Are the two mutually-exclusive? This is all just rhetorical thinking on my part, but two interactions this month brought this dichotomy to light and got me thinking about it.
In my library, patrons are allowed to use a computer for one hour (or longer if no one is waiting). A patron came in to complain to the Director that our computers are full all the time, which makes it hard for him to use one. His complaint is that often, he sees kids playing games or checking Facebook for hours at a time, and he is frustrated because he wants to spend half the day looking for a job.
A patron who does a lot of historical research asked if we could digitize our collection of Town Annual Reports - and not just scan them, but OCR them so the text is searchable. That is, of course, a huge project, and we are in the process of indexing all historical town records, but due to limited resources, we're not going to get to the annual reports any time soon. She got agitated when I explained this, and told me "the Library is here to serve the residents of Chelmsford, and I AM CHELMSFORD."
So, what is a librarian to do? In the first situation, the bottom line was that the patron wanted us to stop other patrons from using computers for hours at a time so that he could use a computer for hours at a time. In the second, the patron wanted us to scrap our project timeline for improving access to all Town records for all patrons so we could focus on the records she wanted.
The problem seems to stem from point of view. The library's point of view is to serve all patrons equally, as faceless members of the community. The patrons' point of view is that they want whatever subset of our service they're interested in right now, without consideration to how that impacts other patrons.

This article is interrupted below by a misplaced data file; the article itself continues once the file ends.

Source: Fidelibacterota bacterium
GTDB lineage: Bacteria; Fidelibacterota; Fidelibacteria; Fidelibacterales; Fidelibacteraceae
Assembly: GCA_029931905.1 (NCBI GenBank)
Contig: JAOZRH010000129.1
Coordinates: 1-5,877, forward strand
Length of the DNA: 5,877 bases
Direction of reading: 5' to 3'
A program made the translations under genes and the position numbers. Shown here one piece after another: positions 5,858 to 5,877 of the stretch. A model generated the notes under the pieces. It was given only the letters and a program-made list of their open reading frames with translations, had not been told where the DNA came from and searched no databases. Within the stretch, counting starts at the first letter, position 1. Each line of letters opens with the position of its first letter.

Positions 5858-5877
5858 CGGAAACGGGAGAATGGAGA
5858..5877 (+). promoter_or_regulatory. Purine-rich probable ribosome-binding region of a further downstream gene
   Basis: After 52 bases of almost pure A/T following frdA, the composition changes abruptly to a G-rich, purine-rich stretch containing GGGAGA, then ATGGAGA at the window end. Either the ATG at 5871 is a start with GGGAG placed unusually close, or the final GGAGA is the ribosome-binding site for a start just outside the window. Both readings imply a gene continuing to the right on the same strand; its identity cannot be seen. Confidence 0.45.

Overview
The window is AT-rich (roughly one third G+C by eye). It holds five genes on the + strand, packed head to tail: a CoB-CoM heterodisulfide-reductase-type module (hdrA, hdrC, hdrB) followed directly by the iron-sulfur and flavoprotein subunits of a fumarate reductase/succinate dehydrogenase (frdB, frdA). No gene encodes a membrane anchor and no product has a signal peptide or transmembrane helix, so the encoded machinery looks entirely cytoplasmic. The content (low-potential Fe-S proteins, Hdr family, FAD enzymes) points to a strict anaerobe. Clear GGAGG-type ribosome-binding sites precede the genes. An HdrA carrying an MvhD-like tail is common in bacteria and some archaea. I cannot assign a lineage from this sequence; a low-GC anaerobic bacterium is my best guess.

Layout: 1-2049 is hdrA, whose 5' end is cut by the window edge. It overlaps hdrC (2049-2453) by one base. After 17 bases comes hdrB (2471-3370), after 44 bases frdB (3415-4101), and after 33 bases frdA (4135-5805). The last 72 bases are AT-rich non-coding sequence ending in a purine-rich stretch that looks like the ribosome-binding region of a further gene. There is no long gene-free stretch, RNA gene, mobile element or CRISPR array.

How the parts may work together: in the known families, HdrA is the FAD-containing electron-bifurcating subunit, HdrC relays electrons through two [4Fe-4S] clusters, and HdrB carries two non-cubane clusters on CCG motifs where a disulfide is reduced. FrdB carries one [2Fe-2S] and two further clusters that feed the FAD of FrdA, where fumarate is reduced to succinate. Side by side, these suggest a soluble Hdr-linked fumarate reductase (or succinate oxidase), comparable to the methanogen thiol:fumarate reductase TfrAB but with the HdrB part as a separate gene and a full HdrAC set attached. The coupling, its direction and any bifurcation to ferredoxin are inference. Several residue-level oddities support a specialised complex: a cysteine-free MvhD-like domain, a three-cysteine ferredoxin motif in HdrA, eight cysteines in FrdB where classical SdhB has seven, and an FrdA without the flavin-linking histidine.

Situation 1 - Fail/Win?
On the surface, perhaps looking for a job is more important than playing games or chatting with friends - but should it be up to the library to make that call? If someone "checks out" a library resource, be it by taking home a book or by using one of our computers, they are pretty much entitled to use it for whatever they want, so long as they don't damage it.
This means that if someone checks out a book and uses it for the three-week loan period to prop up a broken table leg, they are entitled to do that. Similarly, if someone spends their hour on the computer playing games, that is their business. Libraries make information and resources available, not police how patrons put them to use. But to the first patron, us not kicking someone off a computer so he could (ironically) do the same thing they were doing is not providing good service.
Situation 2 - Fail/Win?
When the second patron said that "She is Chelmsford," my first response (which I managed to keep to myself) was, "yes, and so are 32,000 other people." We have to make decisions that best serve the community, and with a project like this, we're thinking long-term. We just don't have the resources to do what she wants.
But instead of doing nothing, we're doing what we can, and eventually we'll be able to digitize the records she wants. This project will not only improve access to our collection overall, but will also help to preserve it for future generations. Put like that, we're serving the community - but from her point of view, we're totally failing to serve her needs.
I know it's always a balancing act, but it's tough to tell a patron they are no more important than every other patron - that seems like the opposite of good customer service.